Archives For Grace Of God

The Mystical Hand of God

January 28, 2013 — 1 Comment

The blending or interweave of dimensions––threads of creation in my view––whether it’s physical (length, breadth and depth), cosmological (time, matter and space), human (physical, mental, spiritual), or experiential (real, imagined or mystical) has always been a source of fascination for me.

ImmaculeeHowever, it’s the mystical aspects of our experience––the realm of miracles––that I find so intriguing. Especially when one enters this realm and a life’s trajectory changes as a result.

First, my definition of miracles. I characterize subtle miracles as the wonders that filter through happenstance––only understood when connected retrospectively. Something that is beyond circumstance and clearly demonstrates God’s touch. The mind-blowing, heaven-rending miracles are for Moses, Padre Pio or the Fatima visionaries. As grand and faith affirming as those are, I’m going to tell you about a subtle miracle. Mine.

Due to a strange compulsion to pick up a book, I never would have begun the necessary introspection to discover and accept the grace of God. Because of one incredible woman’s courage, I did not jump into the void. By virtue of God’s introduction––His mystical hand––I began to turn away from self and look to Him as the source and summit of life.

Inspiration is multi-faceted. It can apply to a muse, to creativity or even blinding revelation. In those dark, God-denying days, as I was falling into terrible hopelessness, God chose a person of faith to inspire me.

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Many Thanksgivings ago, I received a gift. However, it took the guiding grace of God for me to understand it––years later––in the context of a spiritually bankrupt life.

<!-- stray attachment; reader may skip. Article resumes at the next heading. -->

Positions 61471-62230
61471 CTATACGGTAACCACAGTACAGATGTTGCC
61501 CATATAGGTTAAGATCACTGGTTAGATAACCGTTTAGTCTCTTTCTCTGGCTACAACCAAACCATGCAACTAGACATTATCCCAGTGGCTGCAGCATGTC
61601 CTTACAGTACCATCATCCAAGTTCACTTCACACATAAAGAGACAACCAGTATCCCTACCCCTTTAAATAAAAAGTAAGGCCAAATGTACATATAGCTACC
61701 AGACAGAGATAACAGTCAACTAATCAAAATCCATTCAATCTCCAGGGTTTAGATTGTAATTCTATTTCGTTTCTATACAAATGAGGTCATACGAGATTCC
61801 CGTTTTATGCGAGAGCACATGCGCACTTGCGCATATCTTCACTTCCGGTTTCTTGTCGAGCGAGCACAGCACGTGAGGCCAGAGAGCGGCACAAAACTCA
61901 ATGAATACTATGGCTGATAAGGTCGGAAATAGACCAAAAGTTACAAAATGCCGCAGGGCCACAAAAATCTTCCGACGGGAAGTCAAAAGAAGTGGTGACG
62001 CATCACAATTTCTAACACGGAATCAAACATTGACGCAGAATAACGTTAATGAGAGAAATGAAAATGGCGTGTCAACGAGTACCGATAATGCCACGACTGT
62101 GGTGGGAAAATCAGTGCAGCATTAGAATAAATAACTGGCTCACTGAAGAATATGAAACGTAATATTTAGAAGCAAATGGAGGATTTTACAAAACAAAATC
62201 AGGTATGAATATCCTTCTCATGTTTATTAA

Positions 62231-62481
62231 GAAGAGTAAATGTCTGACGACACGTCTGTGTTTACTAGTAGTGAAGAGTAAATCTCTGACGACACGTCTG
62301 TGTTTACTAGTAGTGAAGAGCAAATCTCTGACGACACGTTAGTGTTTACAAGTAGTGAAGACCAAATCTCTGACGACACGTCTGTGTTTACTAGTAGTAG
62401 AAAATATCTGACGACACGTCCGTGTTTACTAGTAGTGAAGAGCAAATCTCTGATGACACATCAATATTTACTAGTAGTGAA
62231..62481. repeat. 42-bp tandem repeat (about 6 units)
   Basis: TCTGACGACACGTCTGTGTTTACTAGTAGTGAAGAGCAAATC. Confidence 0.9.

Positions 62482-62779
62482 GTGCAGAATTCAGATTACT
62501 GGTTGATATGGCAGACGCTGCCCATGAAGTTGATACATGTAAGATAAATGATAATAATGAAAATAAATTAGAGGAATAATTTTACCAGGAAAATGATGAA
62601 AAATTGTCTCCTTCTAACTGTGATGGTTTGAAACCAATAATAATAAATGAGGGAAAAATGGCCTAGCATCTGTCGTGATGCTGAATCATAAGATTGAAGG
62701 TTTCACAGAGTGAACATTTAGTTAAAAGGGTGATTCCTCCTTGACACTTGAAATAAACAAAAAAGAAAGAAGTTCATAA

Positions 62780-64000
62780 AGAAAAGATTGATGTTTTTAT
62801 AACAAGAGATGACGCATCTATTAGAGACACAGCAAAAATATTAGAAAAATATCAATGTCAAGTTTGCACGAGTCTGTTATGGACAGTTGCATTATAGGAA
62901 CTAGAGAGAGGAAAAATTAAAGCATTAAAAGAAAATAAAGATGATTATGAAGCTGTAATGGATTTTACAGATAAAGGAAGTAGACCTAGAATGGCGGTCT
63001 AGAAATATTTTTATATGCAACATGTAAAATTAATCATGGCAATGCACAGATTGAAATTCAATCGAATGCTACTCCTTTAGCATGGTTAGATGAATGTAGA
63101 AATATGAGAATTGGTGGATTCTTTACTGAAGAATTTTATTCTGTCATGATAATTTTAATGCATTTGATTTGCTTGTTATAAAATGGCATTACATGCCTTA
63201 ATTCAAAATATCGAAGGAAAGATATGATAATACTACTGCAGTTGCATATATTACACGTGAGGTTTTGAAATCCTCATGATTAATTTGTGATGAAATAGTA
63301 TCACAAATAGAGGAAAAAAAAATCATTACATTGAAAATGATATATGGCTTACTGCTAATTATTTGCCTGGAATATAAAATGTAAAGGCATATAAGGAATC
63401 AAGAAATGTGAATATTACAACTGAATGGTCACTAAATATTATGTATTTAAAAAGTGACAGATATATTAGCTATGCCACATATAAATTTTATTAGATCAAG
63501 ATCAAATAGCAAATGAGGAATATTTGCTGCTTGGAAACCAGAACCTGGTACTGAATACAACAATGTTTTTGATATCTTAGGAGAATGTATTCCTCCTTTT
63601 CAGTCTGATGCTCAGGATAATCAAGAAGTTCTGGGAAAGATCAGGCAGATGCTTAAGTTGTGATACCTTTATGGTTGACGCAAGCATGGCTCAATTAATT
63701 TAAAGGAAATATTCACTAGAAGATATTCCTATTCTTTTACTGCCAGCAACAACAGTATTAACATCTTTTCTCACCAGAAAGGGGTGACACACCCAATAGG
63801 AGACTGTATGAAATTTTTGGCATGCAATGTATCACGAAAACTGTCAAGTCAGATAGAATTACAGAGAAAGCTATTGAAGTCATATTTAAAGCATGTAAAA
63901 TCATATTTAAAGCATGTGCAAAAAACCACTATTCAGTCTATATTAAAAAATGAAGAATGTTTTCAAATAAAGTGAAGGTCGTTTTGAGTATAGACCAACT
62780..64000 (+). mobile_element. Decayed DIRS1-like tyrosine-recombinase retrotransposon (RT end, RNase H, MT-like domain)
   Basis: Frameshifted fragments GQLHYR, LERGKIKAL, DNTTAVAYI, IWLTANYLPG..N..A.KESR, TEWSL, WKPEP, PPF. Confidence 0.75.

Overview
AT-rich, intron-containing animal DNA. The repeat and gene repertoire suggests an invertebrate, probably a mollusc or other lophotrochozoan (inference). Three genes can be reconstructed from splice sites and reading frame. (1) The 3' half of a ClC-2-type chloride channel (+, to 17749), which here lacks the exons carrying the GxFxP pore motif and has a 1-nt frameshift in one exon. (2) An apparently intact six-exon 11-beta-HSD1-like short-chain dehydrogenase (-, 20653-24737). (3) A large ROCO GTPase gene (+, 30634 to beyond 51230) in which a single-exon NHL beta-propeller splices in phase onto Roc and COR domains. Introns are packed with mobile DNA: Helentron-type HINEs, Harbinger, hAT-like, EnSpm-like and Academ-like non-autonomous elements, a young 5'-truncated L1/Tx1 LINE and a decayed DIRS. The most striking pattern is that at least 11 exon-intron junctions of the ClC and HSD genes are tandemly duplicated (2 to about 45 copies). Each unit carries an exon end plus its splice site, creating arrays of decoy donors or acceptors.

City Lights

Ninety seconds isn’t a lot of time. Nonetheless, an event can grab each second by the scruff of its neck and slow its progression as if one goes from gliding on ice to walking in tar. Such a time warp happened to me.

In a minute and a half over the bustling city of Oakland, California, I was confronted with three possible outcomes: life, death or the harming of innocent souls. The irony is that the best result for me, that I would live, could mean that someone else dies.

When I arrived at my first squadron in Yuma, Arizona, I stood on top of the world. As a young lieutenant, I was cocky, indestructible, pure warrior. Inexperienced yes, but it didn’t matter. I was a Marine Harrier pilot, the chosen one. As training is the constant theme for all Marines, within the first month I departed on a cross-country hop to Naval Air Station Alameda, California. Even though I was a fighter pilot, I was still required to log enough instrument flight hours to keep my rating current.

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